'The United States Of Absurdity' Looks At Our Dark (And Hilarious) History
We're just a handful of days removed from the historical dog-earing that marks the first 100 days of Donald Trump's presidency — "just about the most successful in our country's history," as he put it. It's been three-months-and-change of unprecedented tumult, from the halls of Washington, D.C. to the Sea of Japan. The United States of Absurdity, a new book from the hosts of the American history podcast The Dollop, couldn't have picked a better time to arrive. Think of it as A People's History of the United States for the slightly lazy.
Through 29 particularly American stories of insanity — from the superhuman Michael Malloy (whose friends tried and failed repeatedly to kill him, via booze, for insurance money) to the ethically derelict safety standards of New Jersey's Action Park (reportedly 30 visitors a day were saved from drowning and one man died from electrocution) to the baffling idiocy of trying to make Ford Pintos fly (the "inventors" died in the attempt) — this brief survey of America's strange past illustrates that we've always been a little insane, much as our current situation seems to indicate that we always will be. That voice in our head saying, "that doesn't seem right?" The writers of The United States of Absurdity want you to listen to that voice.
Take the story of the United States Radium Corporation (USRC), which around the time of World War I hired an all-female staff to apply radioactive, glow-in-the-dark paint to everything from watch faces to slipper buckles (you're not alone in thinking slippers don't need buckles). USRC executives, aware of the health risks, let their employees continue on the job without protection, leading to glow-in-the-dark hair, crumbling bones, agonizing deaths and a lawsuit that was eventually settled out of court. Or the story of fake doctor John R. Brinkley, who spent years placing goat testicles in men — including the governor of Kansas — claiming they were a cure for impotency (and flatulence). In this context, the unscientific positions of climate change deniers and fracking enthusiasts suddenly seem much easier to understand.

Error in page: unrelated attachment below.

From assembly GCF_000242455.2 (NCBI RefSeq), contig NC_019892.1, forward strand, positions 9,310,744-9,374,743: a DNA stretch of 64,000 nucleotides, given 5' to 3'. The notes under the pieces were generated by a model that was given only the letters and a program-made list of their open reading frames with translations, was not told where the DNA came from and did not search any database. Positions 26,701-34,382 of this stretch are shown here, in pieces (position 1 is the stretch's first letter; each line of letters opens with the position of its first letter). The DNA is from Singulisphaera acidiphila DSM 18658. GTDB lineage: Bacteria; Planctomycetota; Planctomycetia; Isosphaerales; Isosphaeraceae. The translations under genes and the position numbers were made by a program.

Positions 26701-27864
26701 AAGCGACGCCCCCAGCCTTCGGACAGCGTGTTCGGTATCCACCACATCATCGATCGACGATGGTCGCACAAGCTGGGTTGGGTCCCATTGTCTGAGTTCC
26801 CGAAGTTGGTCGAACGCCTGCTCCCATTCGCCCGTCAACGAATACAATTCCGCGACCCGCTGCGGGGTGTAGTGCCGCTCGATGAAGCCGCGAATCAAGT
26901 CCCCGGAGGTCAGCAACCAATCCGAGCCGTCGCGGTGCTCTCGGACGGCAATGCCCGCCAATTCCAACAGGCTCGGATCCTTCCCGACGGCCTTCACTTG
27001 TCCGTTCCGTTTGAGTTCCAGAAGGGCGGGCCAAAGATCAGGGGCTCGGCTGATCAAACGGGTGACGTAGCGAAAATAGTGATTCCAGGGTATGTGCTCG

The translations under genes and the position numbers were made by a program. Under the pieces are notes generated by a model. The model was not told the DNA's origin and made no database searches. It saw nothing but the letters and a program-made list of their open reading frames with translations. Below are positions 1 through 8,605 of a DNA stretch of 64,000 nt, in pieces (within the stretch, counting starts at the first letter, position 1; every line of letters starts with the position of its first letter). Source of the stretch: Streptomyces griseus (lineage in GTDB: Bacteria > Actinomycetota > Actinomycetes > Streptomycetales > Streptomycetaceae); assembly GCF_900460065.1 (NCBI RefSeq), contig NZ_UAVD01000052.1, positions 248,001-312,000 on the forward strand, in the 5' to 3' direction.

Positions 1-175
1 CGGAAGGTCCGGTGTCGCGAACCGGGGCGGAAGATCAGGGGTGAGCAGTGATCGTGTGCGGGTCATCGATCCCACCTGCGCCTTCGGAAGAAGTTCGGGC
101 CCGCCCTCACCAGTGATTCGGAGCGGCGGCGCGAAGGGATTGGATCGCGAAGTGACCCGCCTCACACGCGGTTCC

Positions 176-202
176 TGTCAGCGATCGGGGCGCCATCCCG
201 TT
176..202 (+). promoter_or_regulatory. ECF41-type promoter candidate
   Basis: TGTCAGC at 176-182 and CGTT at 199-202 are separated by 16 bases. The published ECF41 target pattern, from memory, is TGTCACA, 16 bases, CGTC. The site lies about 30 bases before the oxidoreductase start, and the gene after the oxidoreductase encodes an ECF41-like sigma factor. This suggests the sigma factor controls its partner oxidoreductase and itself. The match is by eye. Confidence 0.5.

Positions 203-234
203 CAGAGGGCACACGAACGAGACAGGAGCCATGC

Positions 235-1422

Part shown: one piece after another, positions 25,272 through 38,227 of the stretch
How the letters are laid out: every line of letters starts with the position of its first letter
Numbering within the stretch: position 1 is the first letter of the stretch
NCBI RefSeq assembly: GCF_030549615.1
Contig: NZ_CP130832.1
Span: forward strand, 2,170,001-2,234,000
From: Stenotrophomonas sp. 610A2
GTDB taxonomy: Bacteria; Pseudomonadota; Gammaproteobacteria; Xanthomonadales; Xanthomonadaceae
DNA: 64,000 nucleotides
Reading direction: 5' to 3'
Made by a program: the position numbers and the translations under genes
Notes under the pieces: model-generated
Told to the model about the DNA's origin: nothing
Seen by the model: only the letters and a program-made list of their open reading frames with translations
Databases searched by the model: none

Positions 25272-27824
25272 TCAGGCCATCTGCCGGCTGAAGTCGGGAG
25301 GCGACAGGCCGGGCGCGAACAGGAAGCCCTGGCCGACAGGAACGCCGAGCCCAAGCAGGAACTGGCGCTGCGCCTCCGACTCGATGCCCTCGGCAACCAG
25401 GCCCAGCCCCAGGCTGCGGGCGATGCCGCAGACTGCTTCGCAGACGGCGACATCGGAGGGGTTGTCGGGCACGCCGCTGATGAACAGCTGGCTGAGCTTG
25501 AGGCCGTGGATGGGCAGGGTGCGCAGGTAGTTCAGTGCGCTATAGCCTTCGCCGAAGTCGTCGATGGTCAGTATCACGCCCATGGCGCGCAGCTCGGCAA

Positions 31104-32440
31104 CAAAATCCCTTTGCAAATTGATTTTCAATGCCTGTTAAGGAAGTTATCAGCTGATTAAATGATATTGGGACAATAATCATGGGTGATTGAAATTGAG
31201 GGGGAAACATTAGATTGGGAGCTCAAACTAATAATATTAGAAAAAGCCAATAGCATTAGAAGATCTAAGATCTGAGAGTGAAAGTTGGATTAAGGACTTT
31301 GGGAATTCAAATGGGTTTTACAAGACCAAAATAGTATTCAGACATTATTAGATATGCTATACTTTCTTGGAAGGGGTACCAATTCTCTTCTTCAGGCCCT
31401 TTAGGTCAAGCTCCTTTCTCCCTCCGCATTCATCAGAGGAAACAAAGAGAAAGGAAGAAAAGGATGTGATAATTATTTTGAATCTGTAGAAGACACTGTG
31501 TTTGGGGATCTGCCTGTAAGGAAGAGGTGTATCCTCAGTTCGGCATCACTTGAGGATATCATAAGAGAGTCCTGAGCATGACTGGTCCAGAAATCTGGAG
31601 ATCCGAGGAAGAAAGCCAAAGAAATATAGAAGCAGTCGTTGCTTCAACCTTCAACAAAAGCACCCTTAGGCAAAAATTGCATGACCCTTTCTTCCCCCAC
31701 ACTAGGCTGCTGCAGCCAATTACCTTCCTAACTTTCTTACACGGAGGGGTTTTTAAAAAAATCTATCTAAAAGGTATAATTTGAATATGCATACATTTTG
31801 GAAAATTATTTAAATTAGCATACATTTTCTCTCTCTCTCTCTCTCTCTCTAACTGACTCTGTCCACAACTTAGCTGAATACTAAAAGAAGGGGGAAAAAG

"I want people to realize that there are always people trying to f--- you over," says comedian, writer and director Dave Anthony, who co-wrote the book alongside his collaborator and Dollop co-host Gareth Reynolds. "Take a look at the people you think are helping you — maybe they're not. Take a step back a little bit and take a historical perspective." The book is both funny and harrowing, and the perspective Anthony refers to is a general awareness of how often those with power and money are so deeply motivated by the hope to retain both.
It may seem, on the surface, that there's not a lot to be learned — unless you're an inveterate narcissist or a myopic maniac — from some of these stories. Failed actor, sports-stadium-gadfly and eventual hostage-taker Rainbow Man's life story amounts to a pathetic desperation for fame. Then there's the economic self-immolation of infamous baseball player Lenny Dykstra, who started a luxury carwash, made his private jet look like his car and launched a magazine well after the web had robbed print of its profitability, and now lives on a relatively paltry pension. Sure, they aren't evil companies irradiating the unaware, but they still shine a light on the dark side of the American spirit. This is a country of opportunists and schemers, willing to do whatever it takes to secure a chance at the brass ring. (And also, to do whatever it takes to get insanely drunk — a recurring theme throughout the book — and American history.)
As Gareth Reynolds puts it: "All you need is a dream — and a loaded handgun." The lesson is that no, you don't.
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